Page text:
Description: Report issued by the Argonne National Laboratory discussing the testing of an electron-bombardment heater. As stated in the abstract, "the applications of electron-bombardment heating to liquid-metal heat transfer and reactor safety experiments are discussed. The design of a high-heat-flux, electron-bombardment heater (EBH) is presented" (p. 7). This report includes tables, illustrations, and photographs.
Date: March 1968
Creator: Carlson, R. D. & Holtz, R. E.
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Electronic Distribution Functions and Thermodynamic Properties at High Temperatures

Description: Report issued by the Argonne National Laboratory discussing the thermodynamics and electronic distribution of high temperatures. As stated in the introduction, "in the present paper, a model for computing is described which takes into account in detail the interactions between bound electrons and the average interaction of the bound electrons with the free ones" (p. 4). This report includes tables, and illustrations.
Date: May 1953
Creator: Brachman, Malcolm K. & Meyerott, Roland E.
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Engineering Development of Fluid-Bed Fluoride Volatility Processes: Part 5. Description of a Pilot-Scale Facility for Uranium Dioxide-Plutonium Dioxide Processing Studies

Description: Report describing a pilot plant constructed at Argonne National Laboratory for studying two major process steps for the recovery of uranium and plutonium from spent nuclear fuels of power reactors. A major objective is the demonstration of optimum process conditions for the two steps for synthetic reactor fuel compositions, including those containing mixtures of inactive fission products.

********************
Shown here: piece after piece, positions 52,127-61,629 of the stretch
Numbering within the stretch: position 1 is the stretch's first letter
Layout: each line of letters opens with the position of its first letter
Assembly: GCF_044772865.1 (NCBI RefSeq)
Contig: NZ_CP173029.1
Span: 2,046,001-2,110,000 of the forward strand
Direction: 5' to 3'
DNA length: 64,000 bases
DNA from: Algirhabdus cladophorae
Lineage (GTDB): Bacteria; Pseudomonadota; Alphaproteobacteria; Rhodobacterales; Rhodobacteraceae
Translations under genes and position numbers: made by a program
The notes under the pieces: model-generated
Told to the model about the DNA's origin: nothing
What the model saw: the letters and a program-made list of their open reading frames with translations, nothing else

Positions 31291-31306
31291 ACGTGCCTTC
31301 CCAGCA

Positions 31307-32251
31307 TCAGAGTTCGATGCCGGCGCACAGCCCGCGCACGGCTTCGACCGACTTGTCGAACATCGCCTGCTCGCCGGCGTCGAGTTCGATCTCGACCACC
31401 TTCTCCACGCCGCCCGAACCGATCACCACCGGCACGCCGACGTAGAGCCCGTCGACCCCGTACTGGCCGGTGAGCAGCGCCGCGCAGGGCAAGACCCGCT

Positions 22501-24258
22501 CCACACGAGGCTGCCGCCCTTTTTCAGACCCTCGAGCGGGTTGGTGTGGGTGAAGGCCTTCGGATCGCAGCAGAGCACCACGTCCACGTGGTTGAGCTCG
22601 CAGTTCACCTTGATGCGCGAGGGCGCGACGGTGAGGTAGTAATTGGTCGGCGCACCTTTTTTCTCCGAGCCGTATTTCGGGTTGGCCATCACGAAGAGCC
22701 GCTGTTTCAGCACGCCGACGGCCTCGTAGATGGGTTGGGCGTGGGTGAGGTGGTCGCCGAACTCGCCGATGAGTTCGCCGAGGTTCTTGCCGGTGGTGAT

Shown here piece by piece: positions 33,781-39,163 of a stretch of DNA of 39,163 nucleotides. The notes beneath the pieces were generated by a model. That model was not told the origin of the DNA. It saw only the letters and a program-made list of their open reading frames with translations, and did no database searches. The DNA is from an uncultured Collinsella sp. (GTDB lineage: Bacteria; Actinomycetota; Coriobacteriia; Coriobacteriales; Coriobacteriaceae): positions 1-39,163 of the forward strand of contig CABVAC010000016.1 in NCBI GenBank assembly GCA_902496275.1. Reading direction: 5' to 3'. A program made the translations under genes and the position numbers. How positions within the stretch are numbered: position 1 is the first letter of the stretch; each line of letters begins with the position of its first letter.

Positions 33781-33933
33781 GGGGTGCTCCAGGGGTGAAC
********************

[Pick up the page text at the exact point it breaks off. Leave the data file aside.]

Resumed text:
Date: 1964
Creator: Vogel, G. J.; Carls, E. L. & Mecham, W. J.
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Engineering Properties of Diphenyl

Description: Report issued by the Argonne National Laboratory discussing engineering properties of diphenyl. As stated in the abstract, "data collected from the literature on the vapor pressure, enthalpy, liquid density, and vapor density of pure diphenyl are presented. A Mollier diagram, a temperature entropy diagram, and data on viscosity of diphenyl as a function of temperature are also presented" (p. 5). This report includes tables, and illustrations.
Date: August 11, 1953
Creator: Anderson, Kermit
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The Fabrication of a Plutonium Helix for a Doppler Experiment

Description: A helix constructed of plutonium was made to test the Doppler temperature effect in ZPR-III. The helix, 1 inch in diameter and 6-1/4 inches long, contained 240 grams of delta-phase plutonium alloy encapsulated in titanium tubing. Four plutonium rods were extruded, joined together, and pushed into a titanium tube. This tube was swaged tightly over the plutonium rod, and the assembly was wound into a coil. Electrical leads to the coil were made by swaging copper tubing over the ends of the coil. The helix was tested by cycling about 500 times between 50°C and 190°C. The coil was heated with a current of 130 amperes and cooled with a blast of chilled helium. (1) Several helices of uranium(2) were cycled during the same tests. Despite the severity of the thermal cycles, the helices were undamaged.
Date: December 1958
Creator: Dunworth, R. J.; Rhude, H. V. & Kelman, L. R.